Albert Baertsoen (1866-1922) was a Belgian painter and printmaker. He was a student of L. Tytgats and Is. Meyers, but his art was most influenced by J. Delvin, director of the Academy in Ghent. Baertson was called by critics the painter of dead cities, as his compositions were often deserted. His paintings were often a small fragment of city streets, alleys or canals, painted with muted colors, which gave a specific atmosphere to the painted places. The city he painted most often was Ghent, where he was born and where he lived for most of his life.
Description of the painting:
In a small, dark alleyway with yellowish walls stands a table with slightly crooked legs, with a bucket to which a zigzag pipe is connected. The composition also includes three dark and unfriendly windows. In the background of the image, a narrow, dark passage intrigues and also worries, as it does not reveal where it leads. The dark, marine–toned paint at the bottom of the walls almost merges with the dirty, gray–greenish ground. Against this background, between the windows, stands an unidentified object, possibly a well or another table.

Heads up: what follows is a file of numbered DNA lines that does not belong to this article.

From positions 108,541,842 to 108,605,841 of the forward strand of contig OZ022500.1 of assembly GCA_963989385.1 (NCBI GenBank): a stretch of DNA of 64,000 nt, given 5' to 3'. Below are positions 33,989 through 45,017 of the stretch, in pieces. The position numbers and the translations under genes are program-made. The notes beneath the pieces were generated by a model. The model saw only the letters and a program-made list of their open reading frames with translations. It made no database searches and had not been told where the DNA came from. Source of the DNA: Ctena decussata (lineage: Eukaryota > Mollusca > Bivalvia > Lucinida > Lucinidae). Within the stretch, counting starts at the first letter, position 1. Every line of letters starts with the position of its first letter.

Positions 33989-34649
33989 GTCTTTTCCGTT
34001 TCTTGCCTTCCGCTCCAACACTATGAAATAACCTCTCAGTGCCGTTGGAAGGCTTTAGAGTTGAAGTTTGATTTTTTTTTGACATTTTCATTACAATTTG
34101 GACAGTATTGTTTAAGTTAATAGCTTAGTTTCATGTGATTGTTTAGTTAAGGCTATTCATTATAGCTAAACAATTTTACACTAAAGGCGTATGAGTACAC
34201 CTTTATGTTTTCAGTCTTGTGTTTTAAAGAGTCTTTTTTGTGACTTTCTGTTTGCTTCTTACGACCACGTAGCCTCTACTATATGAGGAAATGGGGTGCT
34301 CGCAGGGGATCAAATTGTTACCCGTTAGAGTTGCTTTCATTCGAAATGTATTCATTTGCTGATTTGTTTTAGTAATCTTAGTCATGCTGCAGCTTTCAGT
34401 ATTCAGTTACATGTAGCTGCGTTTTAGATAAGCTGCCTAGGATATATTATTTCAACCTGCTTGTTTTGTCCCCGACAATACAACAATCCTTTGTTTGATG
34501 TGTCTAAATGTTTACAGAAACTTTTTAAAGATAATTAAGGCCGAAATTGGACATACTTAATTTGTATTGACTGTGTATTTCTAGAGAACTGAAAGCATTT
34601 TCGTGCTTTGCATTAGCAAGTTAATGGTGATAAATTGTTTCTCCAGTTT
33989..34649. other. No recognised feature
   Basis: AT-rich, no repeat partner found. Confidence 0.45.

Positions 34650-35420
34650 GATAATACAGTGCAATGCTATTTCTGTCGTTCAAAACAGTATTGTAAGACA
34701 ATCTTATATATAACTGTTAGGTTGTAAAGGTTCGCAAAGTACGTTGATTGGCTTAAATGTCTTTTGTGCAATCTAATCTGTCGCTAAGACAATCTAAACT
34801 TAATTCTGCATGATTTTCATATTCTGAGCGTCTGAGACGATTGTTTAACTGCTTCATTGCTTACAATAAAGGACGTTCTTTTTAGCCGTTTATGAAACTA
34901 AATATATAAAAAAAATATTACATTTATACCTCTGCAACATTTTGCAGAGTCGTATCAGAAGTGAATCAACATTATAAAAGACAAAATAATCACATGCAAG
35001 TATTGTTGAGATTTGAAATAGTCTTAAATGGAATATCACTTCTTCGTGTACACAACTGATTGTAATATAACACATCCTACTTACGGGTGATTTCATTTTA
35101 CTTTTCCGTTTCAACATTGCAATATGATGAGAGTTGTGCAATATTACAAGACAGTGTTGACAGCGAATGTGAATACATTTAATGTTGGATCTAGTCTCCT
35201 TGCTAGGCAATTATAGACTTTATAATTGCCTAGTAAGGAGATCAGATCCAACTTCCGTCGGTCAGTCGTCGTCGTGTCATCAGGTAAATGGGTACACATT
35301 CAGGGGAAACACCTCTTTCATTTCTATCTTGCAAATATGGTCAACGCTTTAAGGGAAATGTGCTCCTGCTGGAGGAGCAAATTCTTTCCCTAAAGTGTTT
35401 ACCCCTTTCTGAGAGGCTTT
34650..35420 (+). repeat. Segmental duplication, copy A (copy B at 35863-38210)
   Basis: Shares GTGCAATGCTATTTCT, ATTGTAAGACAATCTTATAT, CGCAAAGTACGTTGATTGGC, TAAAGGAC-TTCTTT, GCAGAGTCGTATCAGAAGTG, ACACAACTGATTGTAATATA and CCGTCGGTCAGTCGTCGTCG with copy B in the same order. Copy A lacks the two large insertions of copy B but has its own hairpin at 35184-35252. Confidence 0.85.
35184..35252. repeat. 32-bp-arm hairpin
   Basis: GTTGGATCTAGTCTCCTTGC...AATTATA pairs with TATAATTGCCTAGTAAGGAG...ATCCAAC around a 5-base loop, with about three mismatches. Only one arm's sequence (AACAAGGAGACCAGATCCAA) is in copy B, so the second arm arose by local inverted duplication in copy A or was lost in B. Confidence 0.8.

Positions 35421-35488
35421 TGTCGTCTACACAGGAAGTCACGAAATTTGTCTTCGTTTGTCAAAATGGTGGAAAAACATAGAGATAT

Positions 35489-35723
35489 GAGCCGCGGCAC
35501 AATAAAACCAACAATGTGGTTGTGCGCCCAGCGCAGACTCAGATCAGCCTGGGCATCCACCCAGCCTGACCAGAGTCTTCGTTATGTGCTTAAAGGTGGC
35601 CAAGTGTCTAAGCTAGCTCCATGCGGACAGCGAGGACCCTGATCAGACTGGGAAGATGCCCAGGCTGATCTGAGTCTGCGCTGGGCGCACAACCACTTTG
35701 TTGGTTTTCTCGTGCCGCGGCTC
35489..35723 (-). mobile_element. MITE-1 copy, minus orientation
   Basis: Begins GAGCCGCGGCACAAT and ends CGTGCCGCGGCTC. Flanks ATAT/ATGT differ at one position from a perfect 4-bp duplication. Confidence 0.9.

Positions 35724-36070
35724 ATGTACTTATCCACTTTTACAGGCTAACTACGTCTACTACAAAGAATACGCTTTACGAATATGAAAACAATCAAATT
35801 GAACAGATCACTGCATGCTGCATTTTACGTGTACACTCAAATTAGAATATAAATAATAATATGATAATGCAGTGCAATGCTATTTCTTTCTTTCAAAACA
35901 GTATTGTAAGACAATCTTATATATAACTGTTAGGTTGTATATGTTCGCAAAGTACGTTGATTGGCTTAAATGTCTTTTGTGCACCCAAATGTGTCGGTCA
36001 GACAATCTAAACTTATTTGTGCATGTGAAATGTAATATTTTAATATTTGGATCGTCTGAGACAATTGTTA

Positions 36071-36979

The composition painted with muted, dirty and unexpected colors shows a small, uninteresting section of the city. The artist, with sincerity but also great sensitivity, observes some random, insignificant place, a corner of a poor district, where abandoned equipment is slowly disappearing into the darkness. Perhaps he was attracted here and encouraged to paint the saturated yellows of the walls, which, although slightly brighten the gloomy corner, create an intriguing color scheme. The use of a thickly applied layer of paint gives the abandoned place a feeling of light vibration or tremor. As if the corner were living its own mysterious life.
Baertson was called by critics a painter of dead cities, because his compositions were often unpopulated. His pictures were often a small piece of urban streets, alleys or canals, painted with muted colors, conveying the specific atmosphere of the places painted. The city he painted most willingly was Ghent, where he was born. He spent most of his life in its vicinity, so most likely the image of “Corner” is a frame from this city.